Every company in the retail industry is panicking over this phrase – “retail apocalypse.” According to Carrie Barclay, who mediated “The Dynamics of Brick and Mortar” at the CBUS19 conference, “there were over 1,200 active malls at one point, there are 500 active malls today.” And foot traffic has decreased by 10% each consecutive year for the past 10 years. This rapid decline of brick-and-mortar locations has left retailers wondering how to survive this retail apocalypse. But, while there are thousands of store closings, there are thousands of store openings at the same time. “Altogether, the retail landscape looks less like an apocalypse and more like a retail transformation,” according to Barclay.
Big Red Rooster co-sponsored the CBUS 19 Retail Re-Thought Conference held June 5-6 in Columbus, Ohio. The conference featured a range of subject matter experts who spoke on how to stay ahead with digital innovation and customer engagement in this quickly evolving retail era. Read on for Big Red Rooster’s take on a few overarching conference themes and how to not just survive, but thrive.
Alison Embrey Medina opened the day two mainstage presentation with the overall theme of creating authentic human interactions that compliment your digital presence, and going above and beyond to create a great customer experience. Nordstrom’s new prototype called Nordstrom Local, is a 3,000 sq. ft. showroom with no inventory on the floor. The concept is an experience-driven hub offering services inclusive of personal stylists, a tailor, a juice bar, or order online and pickup curbside. Furthering this argument, featured presenter Oliver Chen from Cowen said, “Competing with Amazon means reinvesting in humanity.”
Our POV: The combination of transactional innovation and experiential innovation is what will define winning retailers in the next decade.
How do you measure the return on a company’s information? As more investment is dedicated to big data collection and analysis, Doug Laney, Principal of Caserta, challenges if the value of a company’s data should be represented on its balance sheet. Regardless of where it’s valued, maximum value requires exposure of data internally. Retailers like Huntington, Kroger and REI are building data science teams while also investing in more self-service tools to service cross functional teams across their organizations.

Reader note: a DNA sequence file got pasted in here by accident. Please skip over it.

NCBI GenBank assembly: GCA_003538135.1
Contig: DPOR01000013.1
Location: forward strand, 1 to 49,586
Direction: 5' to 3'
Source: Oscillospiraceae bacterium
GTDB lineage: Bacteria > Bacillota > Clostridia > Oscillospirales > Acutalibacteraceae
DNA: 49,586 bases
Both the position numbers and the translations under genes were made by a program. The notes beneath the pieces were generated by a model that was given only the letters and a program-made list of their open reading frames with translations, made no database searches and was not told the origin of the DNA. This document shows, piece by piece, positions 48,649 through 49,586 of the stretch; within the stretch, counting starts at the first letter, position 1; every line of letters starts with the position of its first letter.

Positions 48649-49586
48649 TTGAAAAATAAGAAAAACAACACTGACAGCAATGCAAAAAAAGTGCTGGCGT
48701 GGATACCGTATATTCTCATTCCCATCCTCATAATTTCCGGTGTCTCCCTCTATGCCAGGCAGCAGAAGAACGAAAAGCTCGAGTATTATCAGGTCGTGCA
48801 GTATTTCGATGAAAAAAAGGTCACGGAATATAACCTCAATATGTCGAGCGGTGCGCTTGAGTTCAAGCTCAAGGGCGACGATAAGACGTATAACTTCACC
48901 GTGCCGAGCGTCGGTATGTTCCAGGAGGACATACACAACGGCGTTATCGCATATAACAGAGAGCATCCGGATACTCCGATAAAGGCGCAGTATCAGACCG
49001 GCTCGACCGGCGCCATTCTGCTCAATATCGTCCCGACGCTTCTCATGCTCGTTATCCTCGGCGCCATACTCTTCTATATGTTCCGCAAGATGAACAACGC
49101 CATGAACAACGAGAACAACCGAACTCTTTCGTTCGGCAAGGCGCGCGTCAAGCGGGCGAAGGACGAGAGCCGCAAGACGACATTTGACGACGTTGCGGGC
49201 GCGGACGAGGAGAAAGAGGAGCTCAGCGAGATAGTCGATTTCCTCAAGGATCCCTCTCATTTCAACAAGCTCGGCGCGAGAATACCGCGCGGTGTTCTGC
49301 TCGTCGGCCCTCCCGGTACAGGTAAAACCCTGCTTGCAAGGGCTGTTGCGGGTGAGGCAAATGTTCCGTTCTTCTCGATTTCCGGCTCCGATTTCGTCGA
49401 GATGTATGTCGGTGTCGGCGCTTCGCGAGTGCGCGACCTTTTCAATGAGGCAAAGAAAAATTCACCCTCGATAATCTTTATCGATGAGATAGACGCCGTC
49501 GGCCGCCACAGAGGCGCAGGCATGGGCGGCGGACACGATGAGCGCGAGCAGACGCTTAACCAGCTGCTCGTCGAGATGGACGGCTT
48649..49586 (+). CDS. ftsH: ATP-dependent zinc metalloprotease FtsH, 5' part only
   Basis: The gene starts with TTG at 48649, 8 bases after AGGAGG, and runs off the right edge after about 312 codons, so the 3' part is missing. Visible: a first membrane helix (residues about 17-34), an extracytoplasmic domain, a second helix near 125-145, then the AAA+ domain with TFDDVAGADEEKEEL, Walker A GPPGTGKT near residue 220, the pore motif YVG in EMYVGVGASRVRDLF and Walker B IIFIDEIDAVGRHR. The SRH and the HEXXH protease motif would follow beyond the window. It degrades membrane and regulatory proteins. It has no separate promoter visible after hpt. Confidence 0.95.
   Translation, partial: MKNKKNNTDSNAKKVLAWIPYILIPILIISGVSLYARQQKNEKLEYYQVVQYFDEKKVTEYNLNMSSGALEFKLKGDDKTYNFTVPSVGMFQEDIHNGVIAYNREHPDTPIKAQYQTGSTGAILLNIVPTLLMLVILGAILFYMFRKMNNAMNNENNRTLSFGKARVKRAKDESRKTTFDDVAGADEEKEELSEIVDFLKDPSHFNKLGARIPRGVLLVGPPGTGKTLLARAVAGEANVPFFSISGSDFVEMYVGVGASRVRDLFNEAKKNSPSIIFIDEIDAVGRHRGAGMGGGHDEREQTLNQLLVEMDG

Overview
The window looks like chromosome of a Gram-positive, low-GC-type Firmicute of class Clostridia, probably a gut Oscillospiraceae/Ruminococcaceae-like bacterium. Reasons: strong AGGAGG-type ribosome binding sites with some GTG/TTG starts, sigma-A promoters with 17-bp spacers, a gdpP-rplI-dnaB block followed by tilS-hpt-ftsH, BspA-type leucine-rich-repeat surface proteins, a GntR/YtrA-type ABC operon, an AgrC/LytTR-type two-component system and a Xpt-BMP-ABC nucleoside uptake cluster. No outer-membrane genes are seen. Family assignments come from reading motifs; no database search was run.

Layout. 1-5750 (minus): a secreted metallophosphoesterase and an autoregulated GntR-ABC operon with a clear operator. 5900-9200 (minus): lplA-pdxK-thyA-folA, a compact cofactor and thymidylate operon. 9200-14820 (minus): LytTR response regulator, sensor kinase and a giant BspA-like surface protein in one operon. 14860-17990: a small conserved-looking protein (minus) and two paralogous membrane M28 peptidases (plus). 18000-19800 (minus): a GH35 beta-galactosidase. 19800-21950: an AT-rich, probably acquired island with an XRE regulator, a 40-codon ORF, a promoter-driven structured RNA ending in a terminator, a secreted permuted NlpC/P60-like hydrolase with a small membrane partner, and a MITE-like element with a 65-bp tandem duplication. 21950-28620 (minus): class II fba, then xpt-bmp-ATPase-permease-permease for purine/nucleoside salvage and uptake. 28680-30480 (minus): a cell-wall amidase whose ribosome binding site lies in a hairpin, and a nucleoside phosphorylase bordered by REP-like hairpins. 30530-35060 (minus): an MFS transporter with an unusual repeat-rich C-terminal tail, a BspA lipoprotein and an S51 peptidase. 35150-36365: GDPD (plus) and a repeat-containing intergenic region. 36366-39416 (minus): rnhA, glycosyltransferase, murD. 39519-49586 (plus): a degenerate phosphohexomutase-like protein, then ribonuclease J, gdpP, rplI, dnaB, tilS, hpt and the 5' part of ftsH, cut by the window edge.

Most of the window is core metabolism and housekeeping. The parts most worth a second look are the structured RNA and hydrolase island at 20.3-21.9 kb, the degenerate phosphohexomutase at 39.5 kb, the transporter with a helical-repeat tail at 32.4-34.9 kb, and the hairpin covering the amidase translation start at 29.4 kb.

Brian Seewald, Senior Vice President of Customer Experience at DSW said it best – “I want associates to be on an even playing field with customers in terms of data.” DSW is now allowing its employees to join the loyalty rewards program, which generates data on employees and creates an inclusive work environment for associates. In addition, DSW is working hard to provide employees with visibility to that same data for the clients they are working with in store.
Nike has implemented this concept with its new Nike Live store, which gathers data from its app to recognize patterns within geographic boundaries. It then uses these patterns to detect themes in the community’s purchasing behavior, and merchandises its store based upon those insights. It is customized to the community. The Nike Live store associates are more aware of the consumer and make suggestions based on the individual’s need.
Our POV: In order to prevail in this ominous retail era, retailers need to infiltrate siloed data across the organization. Companies that can think differently about how to organize around data and insights will create a meaningful competitive advantage.
The best customer experience can only be the best if the employees are on board. Having a clear vision can inspire associates to get behind your brand. However, if employees do not feel valued, how can we inspire them to make customers feel valued? Tanisha Robinson, Chief Disruption Officer of BrewDog referenced the Service Profit Chain – how you treat your people effects how you treat your customers. The age of employee appreciation is at an all-time high, and what better way to make employees feel appreciated than to make an effort to understand them? Companies have begun to recognize the importance of employee research. Best Buy recently funded an employee research project to understand its employees and their pain points, the same as it would for consumers. The first step is to understand your employees’ needs, the second step is equipping them with the proper tools to successfully do their job. The important takeaway is that, “although associates report to the CEO, they actually work for the customer,” as Theo Killion, retired CEO of Zales said during the Eminent Ex’s presentation.
Our POV: Employees play a critical role in creating a Meaningful and Human brand experience. In our quest to innovate technologically, it’s critical to not forget this fundamental first line resource.
Success is the child of audacity. The retailers that thrive are the ones that take risks – they declare daring, even shocking visions for their future. In doing so, they are the ones that set the pace for the industry – not the ones struggling to keep up. What is your audacious vision? We’d love to help you realize it.